Congestion could be reduced and air quality in towns and cities improved if cargo bikes and electric vans were used for last-mile deliveries, according to the Government.
The Department for Transport (DfT) has taken steps towards encouraging sustainable last-mile deliveries through its Road to Zero strategy, which was launched in June.
Now it wants commercial fleet operators the outline what the barriers are to delivering goods more sustainably and what incentives might be needed for firms to replace diesel delivery vans.
Transport minister Jesse Norman said: “Last mile deliveries have been transformed in recent years by the growth of home deliveries driven by the boom in internet shopping. This has led to a marked rise in van traffic.”
According to the latest road traffic estimates, van traffic increased by 4.7% to 49.5 billion vehicle miles in 2016. It is an unwelcome upward trend when towns and cities across the UK are charged with improving air quality and tackling congestion.
Birmingham, Derby, Leeds, Southampton and Nottingham are required to introduce clean air zones by the end of 2019, with several other local authorities expected to follow suit.
London will introduce an ultra-low emission zone from April next year, while Oxford is considering introducing a zero -mission zone in 2020, banning diesel and petrol vehicles altogether starting with six roads in the city centre.
LEZ by year-end
Elsewhere in the UK, Wales and Scotland are heading in a similar direction, with Glasgow set to bring in a low emission zone by the end of this year.
Norman argues that new transport modes could provide the answer for delivery firms, with new electrical methods of delivery, including cargo bikes and electric vans, playing a key role in the last-mile delivery of goods.
He said: “We are on the cusp of an exciting and profound change in how people, goods and services move around the country which is set to be driven by extraordinary innovation. This could bring significant benefits to people right across the country and presents enormous economic opportunities for the UK, with autonomous vehicles sales set to be worth up to £52 billion by 2035.”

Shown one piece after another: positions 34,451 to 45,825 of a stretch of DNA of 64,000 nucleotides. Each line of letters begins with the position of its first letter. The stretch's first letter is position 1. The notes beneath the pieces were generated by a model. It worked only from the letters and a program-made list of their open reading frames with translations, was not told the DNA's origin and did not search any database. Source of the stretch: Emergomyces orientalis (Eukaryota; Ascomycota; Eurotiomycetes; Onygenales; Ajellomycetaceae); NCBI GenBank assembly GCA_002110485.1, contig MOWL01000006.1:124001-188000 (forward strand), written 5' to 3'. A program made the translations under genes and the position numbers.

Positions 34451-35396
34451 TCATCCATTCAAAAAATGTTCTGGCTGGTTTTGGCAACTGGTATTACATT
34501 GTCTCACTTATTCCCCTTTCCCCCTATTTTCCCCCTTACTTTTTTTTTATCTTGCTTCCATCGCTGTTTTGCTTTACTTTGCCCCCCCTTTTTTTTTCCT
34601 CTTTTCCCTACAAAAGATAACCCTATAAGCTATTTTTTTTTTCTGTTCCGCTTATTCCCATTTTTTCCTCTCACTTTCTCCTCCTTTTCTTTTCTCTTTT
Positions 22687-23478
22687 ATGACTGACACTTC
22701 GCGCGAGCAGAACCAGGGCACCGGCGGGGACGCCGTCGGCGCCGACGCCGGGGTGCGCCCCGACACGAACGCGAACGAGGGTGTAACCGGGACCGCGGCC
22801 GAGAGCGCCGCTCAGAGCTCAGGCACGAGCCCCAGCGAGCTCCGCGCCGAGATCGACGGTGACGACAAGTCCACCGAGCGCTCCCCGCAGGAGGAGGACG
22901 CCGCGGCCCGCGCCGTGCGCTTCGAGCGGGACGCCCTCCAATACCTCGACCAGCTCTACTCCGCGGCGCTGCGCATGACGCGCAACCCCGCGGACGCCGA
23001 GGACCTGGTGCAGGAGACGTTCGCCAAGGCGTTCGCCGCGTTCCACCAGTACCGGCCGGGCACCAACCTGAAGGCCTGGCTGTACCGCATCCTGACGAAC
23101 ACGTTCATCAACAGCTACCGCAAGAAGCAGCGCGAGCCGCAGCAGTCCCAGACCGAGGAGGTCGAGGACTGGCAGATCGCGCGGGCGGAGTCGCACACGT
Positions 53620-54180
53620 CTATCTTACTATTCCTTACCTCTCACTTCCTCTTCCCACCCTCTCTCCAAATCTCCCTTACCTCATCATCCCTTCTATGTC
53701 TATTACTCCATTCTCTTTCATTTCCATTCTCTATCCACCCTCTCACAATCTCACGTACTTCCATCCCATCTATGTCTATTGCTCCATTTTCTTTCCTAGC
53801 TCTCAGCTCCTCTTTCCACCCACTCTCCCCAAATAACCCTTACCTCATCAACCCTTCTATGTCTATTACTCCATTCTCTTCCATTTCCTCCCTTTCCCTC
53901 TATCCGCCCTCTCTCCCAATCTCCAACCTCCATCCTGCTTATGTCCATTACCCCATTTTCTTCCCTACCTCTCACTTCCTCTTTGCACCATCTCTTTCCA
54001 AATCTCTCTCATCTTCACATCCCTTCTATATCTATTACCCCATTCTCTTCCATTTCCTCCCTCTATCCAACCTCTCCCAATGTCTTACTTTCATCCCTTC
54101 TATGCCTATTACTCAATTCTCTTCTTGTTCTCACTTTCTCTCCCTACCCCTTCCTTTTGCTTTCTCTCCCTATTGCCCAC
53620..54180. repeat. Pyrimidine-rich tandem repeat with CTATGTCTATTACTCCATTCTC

The call for evidence, says the Government, fires the starting gun on the Future of Mobility Grand Challenge, which aims to make the UK the world leader in the movement of goods, services and people.
It is one of four ‘grand challenges’ revealed in the Government’s industrial strategy – Building a Britain Fit for the Future – published last November.
It aims to help reduce greenhouse gas emissions, make travel safer and improve accessibility.
The Government has supported the use of e-cargo bikes through the 2015 Shared Electrically Assisted Pedal Cycle (EAPC) Programme and the 2017 Innovation Challenge Fund.
In May, e-Cargobikes.com, with backing from the Innovation Challenge Fund, worked in tandem with the supermarket chain Sainsbury’s to trial the use of electric cargo bikes to deliver groceries.
A fleet of five cargo bikes, each with a capacity of up to 480 litres and a payload of 125kg, were located in London, delivering up to 100 orders a day to local customers who shopped via the retailer’s groceries online website.
The findings from the trials exceeded expectations, with 96.7% of orders fulfilled in a single e-cargo bike drop. It also demonstrated shorter delivery routes and journey times, due to the ability of cargo bikes to make use of cycle and bus lanes and road speeds greater than delivery vans.
Furthermore, it provided evidence of shorter ‘doorstep’ times, due to their ability to park at or closer to delivery locations.
Courier CitySprint recently doubled the number of cargo bikes on its London fleet to 22, while UPS has been trialling trailers towed by cyclists for deliveries in London. The parcels are delivered from a UPS depot to a local hub and loaded on to the trailers for their final journey.
One study has suggested that e-cargo bikes could form 25% of city centre commercial traffic, while another suggested that 51% of all motorised trips in European cities that involve transport of goods could be moved to bikes or cargo bikes.